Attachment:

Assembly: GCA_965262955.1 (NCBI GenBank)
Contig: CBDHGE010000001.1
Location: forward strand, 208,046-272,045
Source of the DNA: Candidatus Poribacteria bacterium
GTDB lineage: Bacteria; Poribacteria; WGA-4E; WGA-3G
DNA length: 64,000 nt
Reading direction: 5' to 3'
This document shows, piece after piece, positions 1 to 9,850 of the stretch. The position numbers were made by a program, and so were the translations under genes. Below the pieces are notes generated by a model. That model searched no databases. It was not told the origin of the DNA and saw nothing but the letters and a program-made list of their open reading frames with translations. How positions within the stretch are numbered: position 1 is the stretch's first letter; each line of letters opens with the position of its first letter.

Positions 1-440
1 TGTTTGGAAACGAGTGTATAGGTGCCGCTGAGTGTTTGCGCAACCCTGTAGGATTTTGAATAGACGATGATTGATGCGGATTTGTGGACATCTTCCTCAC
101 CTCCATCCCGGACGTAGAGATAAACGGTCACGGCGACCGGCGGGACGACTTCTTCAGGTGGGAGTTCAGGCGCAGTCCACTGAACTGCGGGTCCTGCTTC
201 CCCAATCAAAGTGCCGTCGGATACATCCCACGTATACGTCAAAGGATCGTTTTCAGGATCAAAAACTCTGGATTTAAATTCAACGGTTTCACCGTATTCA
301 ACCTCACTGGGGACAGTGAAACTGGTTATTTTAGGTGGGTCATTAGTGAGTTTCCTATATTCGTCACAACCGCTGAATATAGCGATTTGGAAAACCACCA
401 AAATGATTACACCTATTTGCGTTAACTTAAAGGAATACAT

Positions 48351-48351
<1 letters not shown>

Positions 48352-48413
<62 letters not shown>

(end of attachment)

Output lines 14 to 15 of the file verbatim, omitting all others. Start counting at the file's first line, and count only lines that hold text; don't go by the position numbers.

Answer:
401 AAATGATTACACCTATTTGCGTTAACTTAAAGGAATACAT

Positions 48351-48351